As for Hadfield and his apparent show-boating, the only answer to that is what Devilla said: Good. Commanding a space station isn’t American Idol – you need more than just a pretty smile and a good singing voice to get the job. Hadfield had to work incredibly hard and beat out scores of other highly skilled and trained individuals around the world to get the call, so if he does end up sailing off into a second career of well-paid public speaking gigs, more power to him. He will have earned it all, which is a fine inspiration to anyone whether they care about space or not.


Posted by on May 16, 2013 in NASA, space


5 responses to “Now Magazine is so, so wrong about space

  1. James Van Leeuwen

    May 16, 2013 at 12:41 am

    I’m all for space exploration, as long as it doesn’t require humans to go along for the ride. Most of the cost of manned exploration is because it is manned, and technological progress is making it ever harder to justify.

    For all the money we invest, we could do a hell of a lot more exploring if we weren’t so hung up on sending people into space. I get that it’s really cool, but beyond that it’s almost useless now.

    If we were to invest $100 billion to bring high-speed Internet connectivity to every person on the planet, we would have a far greater positive impact on the future of humanity.

    We already have a spaceship.

    It’s called Earth, and it needs our attention.

  2. Marc Venot

    May 16, 2013 at 12:59 am

    A challenge is good to test but in the case of Canada the money would be better spend to find a way to improve life in the great North, since it’s its frontier and the population there have lost their specific nomadic life and feel uprooted.

  3. bradfonseca

    May 16, 2013 at 8:26 am

    Reblogged this on The Emporium of Lost Thoughts and commented:
    Great comment piece on the dunderheaded piece NOW Magazine wrote criticizing Chris Hadfield and space exploration in general.

  4. russellmcormond

    May 22, 2013 at 7:27 am

    Something that always bothered me about these arguments is the false assumption of sustainability: that if $X were not being spent on Y, then it could solve problem Z.

    The reality is often that money isn’t the issue with the other problem. For instance, the issue with high-speed communications for people on earth isn’t a money problem but a political one. We (westerners, and then increasingly globally through backward “trade”/etc treaties) have created a communications exception to the utility model where the last-mile is granted as a monopoly to a narrow set of private sector entities (wired through right-of-way, wireless through spectrum, etc). Money wouldn’t solve this problem, and throwing public money at this would in fact be a backward-facing form of corporate welfare.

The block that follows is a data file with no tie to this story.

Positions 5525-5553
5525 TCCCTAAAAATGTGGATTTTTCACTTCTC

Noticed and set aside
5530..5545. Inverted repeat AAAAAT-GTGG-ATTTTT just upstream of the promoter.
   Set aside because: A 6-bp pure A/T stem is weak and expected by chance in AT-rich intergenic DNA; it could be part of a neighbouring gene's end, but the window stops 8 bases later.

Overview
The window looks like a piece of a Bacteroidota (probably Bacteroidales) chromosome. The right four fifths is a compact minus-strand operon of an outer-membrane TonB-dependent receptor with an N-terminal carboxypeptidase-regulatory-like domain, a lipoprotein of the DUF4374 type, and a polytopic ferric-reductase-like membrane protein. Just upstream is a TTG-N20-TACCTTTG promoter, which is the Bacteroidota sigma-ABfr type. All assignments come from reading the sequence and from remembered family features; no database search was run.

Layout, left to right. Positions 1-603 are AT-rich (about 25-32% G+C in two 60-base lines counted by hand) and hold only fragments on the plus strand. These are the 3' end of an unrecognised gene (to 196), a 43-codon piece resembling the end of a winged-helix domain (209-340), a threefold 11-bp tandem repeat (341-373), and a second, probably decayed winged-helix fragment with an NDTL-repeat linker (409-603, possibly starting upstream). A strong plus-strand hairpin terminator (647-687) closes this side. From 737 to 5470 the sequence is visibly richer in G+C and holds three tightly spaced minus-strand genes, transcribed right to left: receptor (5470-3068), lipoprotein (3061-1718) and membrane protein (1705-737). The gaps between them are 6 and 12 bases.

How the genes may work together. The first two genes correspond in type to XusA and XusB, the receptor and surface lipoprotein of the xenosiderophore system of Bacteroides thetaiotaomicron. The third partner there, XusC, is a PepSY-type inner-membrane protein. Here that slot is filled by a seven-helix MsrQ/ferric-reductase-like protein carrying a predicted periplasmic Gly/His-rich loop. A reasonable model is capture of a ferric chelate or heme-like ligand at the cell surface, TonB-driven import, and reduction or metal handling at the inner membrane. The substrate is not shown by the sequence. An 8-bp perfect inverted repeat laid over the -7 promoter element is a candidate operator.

The same can be said of health and education which equally have serious problems with government imposed monopolization, and the lack of a policy denying this monopoly even for publicly funded R&D or authorship.

    I hope I don’t have to dive into the extremely complex politics of Canada’s North and indigenous peoples (within what we call “Canada” and globally)….

    These are problems that can’t be solved by money alone, and where injecting money into the currently flawed system wouldn’t be as socially beneficial to those of us on earth as projects like the space program.

    I agree we have a lot of problems on earth we need to solve, but disagree with the sustainability with the space program or even the suggestion that the space program doesn’t benefit us on earth.

  5. craigbamford

    May 26, 2013 at 10:26 pm

    I was honestly flabbergasted by the NOW piece. It read like the sort of know-nothing anti-space drivel that I thought we’d left behind a decade ago.

    And, yes, Russell is absolutely right: if programs are worth paying taxes for, than they’re worth paying taxes for. Taxes pay for programs; that’s what it’s for. Pretending that you can’t raise revenues just forces government departments into destructive infighting that hurts everybody, including (and especially) taxpayers.